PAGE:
The other trial, published by Annals of Internal Medicine on July 16, included 423 outpatients with laboratory-confirmed or probable COVID-19 randomized to either hydroxychloroquine or placebo. There were no significant differences in changes in symptom severity over 14 days, or in rates of hospitalization or mortality, both of which were rare. An accompanying editorial highlighted failures on the part of the producers, publishers, and consumers of scientific research during the “saga” of hydroxychloroquine. “The scientific community needs to do a good bit of stock-taking and soul-searching about its performance in meeting the challenges of the pandemic and how it will meet these challenges in future pandemics that are certain to emerge,” the editorialist wrote.

A successful phase 1 trial of a SARS-CoV-2 vaccine was reported in the New England Journal of Medicine on July 14. It gave 45 healthy adults, 18 to 55 years of age, two vaccinations, 28 days apart, with mRNA-1273 at doses of 25 μg, 100 μg, or 250 μg. After the second vaccination, immune response was detected in all evaluated participants. Adverse events that occurred in more than half included fatigue, chills, headache, myalgia, and pain at the injection site, and events were more severe with the highest dose, but the authors said that no trial-limiting safety concerns were identified. They noted that a phase 2 trial of 50-μg and 100-μg doses is ongoing, and a phase 3 efficacy trial, expected to evaluate a 100-μg dose, is anticipated to begin this summer. “The safety and immunogenicity data in this preliminary report are promising, and they support continued development of this vaccine. However, we must bear in mind the complexity of vaccine development and the work still to be done before Covid-19 vaccines are widely available,” an accompanying editorial said.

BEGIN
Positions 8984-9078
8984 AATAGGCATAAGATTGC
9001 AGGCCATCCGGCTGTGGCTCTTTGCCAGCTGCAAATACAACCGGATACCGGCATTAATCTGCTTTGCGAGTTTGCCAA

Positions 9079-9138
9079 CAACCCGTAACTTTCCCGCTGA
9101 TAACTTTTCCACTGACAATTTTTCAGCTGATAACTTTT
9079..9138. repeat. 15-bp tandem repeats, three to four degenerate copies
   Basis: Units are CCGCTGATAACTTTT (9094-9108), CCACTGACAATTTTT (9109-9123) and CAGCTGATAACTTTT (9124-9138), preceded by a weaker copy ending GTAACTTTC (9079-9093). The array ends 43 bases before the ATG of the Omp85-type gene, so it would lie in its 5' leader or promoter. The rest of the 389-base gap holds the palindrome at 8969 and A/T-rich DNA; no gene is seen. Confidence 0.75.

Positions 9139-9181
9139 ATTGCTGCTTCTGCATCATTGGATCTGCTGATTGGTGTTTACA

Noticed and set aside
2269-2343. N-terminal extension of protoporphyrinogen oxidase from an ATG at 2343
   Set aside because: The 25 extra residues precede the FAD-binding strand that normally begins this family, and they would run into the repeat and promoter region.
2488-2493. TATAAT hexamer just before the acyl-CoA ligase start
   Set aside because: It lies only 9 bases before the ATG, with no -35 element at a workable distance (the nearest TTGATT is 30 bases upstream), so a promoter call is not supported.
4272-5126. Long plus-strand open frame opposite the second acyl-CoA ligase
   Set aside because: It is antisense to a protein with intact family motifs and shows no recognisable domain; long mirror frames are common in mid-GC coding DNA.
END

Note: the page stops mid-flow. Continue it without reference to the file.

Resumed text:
Tocilizumab was associated with improved survival among mechanically ventilated patients, according to an observational study published by Clinical Infectious Diseases on July 11. Compared to 76 patients who did not receive the drug, the 78 who did had significant improvements in risk of death (hazard ratio, 0.55; 95% CI, 0.33 to 0.90) and status on the ordinal outcome scale (odds ratio per 1-level increase, 0.58; 95% CI, 0.36 to 0.94). Superinfections were more common in patients receiving tocilizumab, but they were not associated with any increase in 28-day mortality. “These data are encouraging and can help to inform clinical practice while results from randomized controlled trials of [interleukin]-6 inhibitors are awaited,” the study authors said.

The current state of COVID-19 research in the U.S. was highlighted by a research letter in JAMA Network Open on July 13. It found 674 current registered randomized trials, only 71.1% of which had valid control groups, and 23.5% of which were testing chloroquines. “Although these overlapping trials may afford opportunities for replication and validation, the high degree of multiplicity also enhances the likelihood of finding a positive result through chance alone, potentially resulting in widespread use of an ineffective and possibly hazardous intervention,” said the authors, who also noted the problem of competition for trial participants.